Portrait a lady from the Trivulzio family, three-quarter-length

Bernardino dei Conti was among the leading portrait painters in late quattrocento and early cinquecento Milan, where he worked for the city's preeminent families. Influenced by the portraits of Leonardo da Vinci and Ambrogio de Predis (c. 1455-after 1508), Bernardino was also inspired by the work of Bartolomeo Veneto, who, in turn, drew from the art of Giorgione. Bernardino's earliest portrait, completed 15 June 1496, depicts the child duke Francesco Sforza (Rome, Pinacoteca Vaticana, inv. 40446). Among the many portraits he painted for the Visconti-Sforza court was a likeness of Francesco's mother, Isabella of Aragon, Princess of Naples (1470-1524), the wife of Gian Galeazzo Sforza, the 6th Duke of Milan (whereabouts unknown).

Between 1508 and 1522 Bernardino was likely in France, where he painted several portraits of Charles II d'Amboise, governor of Milan under Louis XII. There he also came in contact with members of the Milanese Trivulzio family, a number of whom fought on behalf of the French Kings. The present three-quarter-length portrait of an elegant woman in sumptuous costume and elaborate zazara (headdress) has traditionally been identified as a lady from the Trivulzio family and as a pendant to a painting in the Detroit Institute of Arts (inv. 38.80), entitled Gentleman of the Trivulzio Family. This latter identification is based on a third picture by Bernardino, a Portrait of Gian Giacomo Trivulzio (ex-Trivulzio collection, untraced), which is inscribed with the sitter's name and repeats the same unusual background that is found in the two pendants.

The Detroit sitter has sometimes been identified as Camillo Trivulzio (see F. Malaguzzi Valeri, La Corte di Lodovico il Moro, Milan, 1915-1929, III, p. 56, fig. 39), the natural son of Giangiacomo who was legitimized by a certificate of the Conte Palatino, confirmed by Pope Maximilian I. Camillo was a military general for the French and conducted Francis I on his triumphal entry into Milan after the Battle of Marignano in 1515. The striking background may represent the colors of the French Royal house (see P. Trutty-Coohill, op. cit., p. 136). Camillo married Cecilia di Ambrogio del Maino who bore two children, Giangiacomo and Camillo. If the identification of the Detroit picture as Camillo is confirmed, it may be assumed that the present portrait represents his bride Cecilia, the pair of portraits perhaps commissioned on the occasion of their marriage.

Whatever the circumstances of their origin, both the present and Detroit pictures are characteristic works of Bernardino's mature period. The hairstyle of the sitter in the present painting points to a date in the first decade of the 16th century, which is also suggested by the costume of the male sitter. This dating is further supported by the three-quarter-view format of both works, which was generally eschewed by Milanese artists after 1500 in favor of a new model inspired by Leonardo da Vinci's extraordinarily influential Portrait of Cecilia Gallerani (Cracow, Czartoryski Museum, inv. XII-209), painted in the 1490s.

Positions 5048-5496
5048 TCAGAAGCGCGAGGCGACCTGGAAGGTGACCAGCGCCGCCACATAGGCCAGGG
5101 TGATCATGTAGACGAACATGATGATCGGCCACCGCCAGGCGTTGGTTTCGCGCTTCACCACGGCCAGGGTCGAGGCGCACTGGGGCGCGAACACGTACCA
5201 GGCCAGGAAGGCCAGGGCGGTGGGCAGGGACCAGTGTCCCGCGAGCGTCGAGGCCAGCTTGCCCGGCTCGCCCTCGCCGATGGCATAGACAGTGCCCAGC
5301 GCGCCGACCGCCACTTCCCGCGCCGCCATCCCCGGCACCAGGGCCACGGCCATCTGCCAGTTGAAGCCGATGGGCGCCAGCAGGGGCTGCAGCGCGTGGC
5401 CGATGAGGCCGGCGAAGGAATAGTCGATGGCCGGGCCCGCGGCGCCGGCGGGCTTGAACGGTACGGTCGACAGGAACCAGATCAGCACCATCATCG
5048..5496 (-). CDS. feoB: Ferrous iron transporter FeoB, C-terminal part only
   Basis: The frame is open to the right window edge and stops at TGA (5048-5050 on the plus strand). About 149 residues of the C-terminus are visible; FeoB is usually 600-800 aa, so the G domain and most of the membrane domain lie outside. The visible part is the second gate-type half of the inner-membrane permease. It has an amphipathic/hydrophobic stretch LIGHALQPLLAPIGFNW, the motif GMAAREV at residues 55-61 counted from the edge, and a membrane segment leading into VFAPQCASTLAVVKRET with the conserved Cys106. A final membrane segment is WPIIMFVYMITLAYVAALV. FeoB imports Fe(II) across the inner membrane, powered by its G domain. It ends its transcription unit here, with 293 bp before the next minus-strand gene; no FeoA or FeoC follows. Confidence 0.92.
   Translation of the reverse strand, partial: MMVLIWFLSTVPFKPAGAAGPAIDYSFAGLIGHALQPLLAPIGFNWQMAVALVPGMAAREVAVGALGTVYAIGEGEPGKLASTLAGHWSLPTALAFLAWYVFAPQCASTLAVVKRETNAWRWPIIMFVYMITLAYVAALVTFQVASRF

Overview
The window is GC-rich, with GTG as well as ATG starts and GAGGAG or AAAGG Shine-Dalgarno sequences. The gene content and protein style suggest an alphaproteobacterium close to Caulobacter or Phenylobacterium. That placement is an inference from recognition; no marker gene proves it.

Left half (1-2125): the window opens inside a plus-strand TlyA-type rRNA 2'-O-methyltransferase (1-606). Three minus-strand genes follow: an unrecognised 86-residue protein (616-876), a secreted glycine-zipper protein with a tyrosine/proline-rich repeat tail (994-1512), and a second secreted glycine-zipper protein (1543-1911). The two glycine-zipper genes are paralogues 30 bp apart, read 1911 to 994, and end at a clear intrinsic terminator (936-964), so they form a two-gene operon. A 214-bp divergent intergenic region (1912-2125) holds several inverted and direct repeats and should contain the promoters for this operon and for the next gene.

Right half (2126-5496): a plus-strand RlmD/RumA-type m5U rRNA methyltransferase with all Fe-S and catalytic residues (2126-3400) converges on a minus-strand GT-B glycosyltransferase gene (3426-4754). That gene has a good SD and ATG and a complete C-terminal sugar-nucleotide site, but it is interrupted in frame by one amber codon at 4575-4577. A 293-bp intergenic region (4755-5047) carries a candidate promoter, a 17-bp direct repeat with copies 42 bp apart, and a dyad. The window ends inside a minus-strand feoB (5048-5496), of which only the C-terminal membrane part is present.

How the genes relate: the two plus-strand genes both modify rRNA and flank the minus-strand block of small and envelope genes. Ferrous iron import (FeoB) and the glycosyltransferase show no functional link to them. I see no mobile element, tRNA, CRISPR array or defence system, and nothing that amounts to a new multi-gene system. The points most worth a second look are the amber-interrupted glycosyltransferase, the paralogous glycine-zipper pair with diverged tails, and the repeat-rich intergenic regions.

The present painting and its companion panel in Detroit were once in the collection of Princess Mathilde Bonaparte (1820-1904), daughter of Jérôme Bonaparte, King of Westphalia, and niece of Napoleon Bonaparte. She was the former wife of Prince Anatole Demidoff and a cousin of Emperor Napoleon III. Nicknamed le plus beau decolleté d'Europe. Princesse Mathilde, herself a talented artist, was celebrated for presiding over one of the most fashionable salons in Paris.

Signature: Inscribed with symbols and 'ANO 37' (lower edge)

W. Suida in Leonardo da Vinci Loan Exhibition, Los Angeles, Los Angeles County Museum, 3 June-17 July 1949, p. 93 under no. 44.

Interior Design, September, 1957, p. 201, illustrated.

P. Trutty-Coohill, Studies in the School of Leonardo da Vinci: Paintings in Public Collections in the United States with a Chronology of the Activity of Leonardo and his Pupils and a Catalogue of Auction Sales, Ph.D. dissertation, Pennsylvania State University, August, 1982, pp. 136, 139, n. 6.

M. T. Fiorio, Per il ritratto lombardo: Bernardino de' Conti, Arte Lombarda, LXVIII/LXIX, 1984, p. 51, under n. 45.

Princess Mathilde Bonaparte (1820-1904), Paris.

Private collection, Frankfurt, by 1949.

(Possibly) with T. P. Grange, London, 1955.

with French & Co., New York, 1957.

Private collection.

About Bernardino de' Conti